MosaicDivination & Synchronicity

Divination is not a rival form of knowledge; it is a part of the main body of knowledge itself.   --Michel Foucault, The Order of Things

The ancient art of Divination has existed as an archetype--in all places, in all cultures, in all times. From the throwing of the bones in Africa to the precise horizon astronomy of the Mayans, humans have developed tools for the symbolic interpretation of their inner life. Jung described the I Ching, Tarot and Astrology as examples of the principle of synchronicity. He felt that in the given moment of the ‘falling of the coins or yarrow stalks’, in the layout of the cards or the symbol system of 'the stars' was reflected the state of mind of the questioner, seeing them as a function of and unified by the divination process. As above, so below.

In a letter to Freud dated June 12, 1911, Jung wrote:

"My evenings are taken up largely with astrology. I make horoscopic calculations in order to find a clue to the core of psychological truth. Some remarkable things have turned up which will certainly appear incredible to you ...I dare say that we shall one day discover in astrology a good deal of knowledge that has been intuitively projected into the heavens."

Jung found, for example, that the choice of a marriage partner could not be reduced to “mere chance” but rather that there appeared to be a causal connection between birth signs and marriage partnerships. He also found examples of synchronicity within the constructs of his study and that “the psychic and physical event (namely the subject’s problems and choice of horoscope) correspond, it would seem, to the nature of the archetype in the background and could therefore represent a synchronistic event." (Jung, CW 8, p. 475).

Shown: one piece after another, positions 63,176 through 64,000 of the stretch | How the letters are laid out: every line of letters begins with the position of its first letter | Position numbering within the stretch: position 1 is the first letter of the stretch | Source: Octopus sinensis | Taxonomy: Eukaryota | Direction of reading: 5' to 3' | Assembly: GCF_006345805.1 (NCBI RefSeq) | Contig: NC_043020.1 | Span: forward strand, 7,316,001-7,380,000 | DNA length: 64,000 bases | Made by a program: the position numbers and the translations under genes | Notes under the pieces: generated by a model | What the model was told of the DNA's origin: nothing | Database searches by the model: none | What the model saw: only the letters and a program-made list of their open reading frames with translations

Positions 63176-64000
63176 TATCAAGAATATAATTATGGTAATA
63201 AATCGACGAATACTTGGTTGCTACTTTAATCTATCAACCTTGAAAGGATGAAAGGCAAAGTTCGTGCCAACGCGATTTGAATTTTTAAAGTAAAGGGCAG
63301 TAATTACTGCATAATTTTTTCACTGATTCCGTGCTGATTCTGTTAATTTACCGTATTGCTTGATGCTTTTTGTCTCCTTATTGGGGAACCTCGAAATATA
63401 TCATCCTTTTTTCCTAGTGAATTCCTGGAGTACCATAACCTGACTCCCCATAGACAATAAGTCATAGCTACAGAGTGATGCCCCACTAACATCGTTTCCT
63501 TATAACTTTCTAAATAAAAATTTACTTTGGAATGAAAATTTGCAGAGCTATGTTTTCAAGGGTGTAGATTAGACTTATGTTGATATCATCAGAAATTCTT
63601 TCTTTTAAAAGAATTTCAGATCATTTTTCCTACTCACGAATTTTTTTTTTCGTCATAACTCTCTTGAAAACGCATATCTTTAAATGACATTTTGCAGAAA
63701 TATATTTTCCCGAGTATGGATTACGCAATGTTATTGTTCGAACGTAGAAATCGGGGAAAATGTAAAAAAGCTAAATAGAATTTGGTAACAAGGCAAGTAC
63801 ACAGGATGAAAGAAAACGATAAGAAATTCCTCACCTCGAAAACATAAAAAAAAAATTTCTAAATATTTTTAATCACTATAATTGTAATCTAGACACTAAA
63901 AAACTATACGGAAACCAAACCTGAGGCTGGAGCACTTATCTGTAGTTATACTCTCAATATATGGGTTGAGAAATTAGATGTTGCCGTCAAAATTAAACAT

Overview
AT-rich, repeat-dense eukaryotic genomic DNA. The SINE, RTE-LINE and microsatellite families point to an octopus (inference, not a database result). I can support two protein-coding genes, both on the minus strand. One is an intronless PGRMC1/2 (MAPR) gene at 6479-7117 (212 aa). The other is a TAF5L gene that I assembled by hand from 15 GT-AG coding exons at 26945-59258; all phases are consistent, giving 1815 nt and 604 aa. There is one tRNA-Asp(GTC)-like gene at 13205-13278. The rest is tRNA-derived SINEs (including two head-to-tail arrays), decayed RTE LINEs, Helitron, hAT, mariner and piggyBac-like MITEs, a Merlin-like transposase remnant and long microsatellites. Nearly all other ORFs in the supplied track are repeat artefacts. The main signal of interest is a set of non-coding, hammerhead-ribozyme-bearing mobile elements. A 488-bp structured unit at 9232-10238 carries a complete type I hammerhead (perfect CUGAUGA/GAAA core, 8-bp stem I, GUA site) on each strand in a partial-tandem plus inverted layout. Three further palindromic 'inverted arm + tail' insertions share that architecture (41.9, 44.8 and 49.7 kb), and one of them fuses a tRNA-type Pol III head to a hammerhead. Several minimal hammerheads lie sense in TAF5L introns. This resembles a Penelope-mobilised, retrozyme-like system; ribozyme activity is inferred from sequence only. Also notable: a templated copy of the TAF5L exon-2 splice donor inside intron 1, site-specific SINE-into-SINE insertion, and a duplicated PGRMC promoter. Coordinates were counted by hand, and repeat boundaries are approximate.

The link between synchronicity and divination can be seen through the astrological model in what is termed transits. Consider the example of transiting Saturn passing over (or conjunct)  an individual’s sun in their natal chart. What may coincide with this event? What synchronicity might be seen between the nature of the planets involved and the person linked to them?

Saturn’s role as the Beast is a necessary part of his meaning, for as the fairytale tells us, it is only when the Beast is loved for his own sake that he can be freed from the spell and can become the Prince.” (Greene, 1976)

Saturn is traditionally associated with limits, restrictions, blocks, hard work and loss of esteem or recognition. There is a connection to form and matter, including the skeleton, rocks, mountains and anything that provides scaffolding or structure. He is also linked to the archetype of the ‘pragmatic’ and the ‘isolated’ and concepts such as gravity and reality.

A transit from this planet can coincide with an experience of limitation, isolation and hindrance. Through what appears to be a synchronicity between the individual psyche, the outer planet and the daily life, one is forced to examine what is not working because they get stopped.  Experiences that associate with Saturn can be anything from being fired, rejected, turned down, relationship break-ups to a ‘fall’ that results in a broken limb, lack of finances or restrictions that appear to come from an outside source—all situations that provide the opportunity to reassess life goals and the structure on which aims and objectives are built and nourished.

Continue on to the next article? Yes

Back to home? Yes


Home | Next | Modified Aug 2| ©2008 Kim Falconer..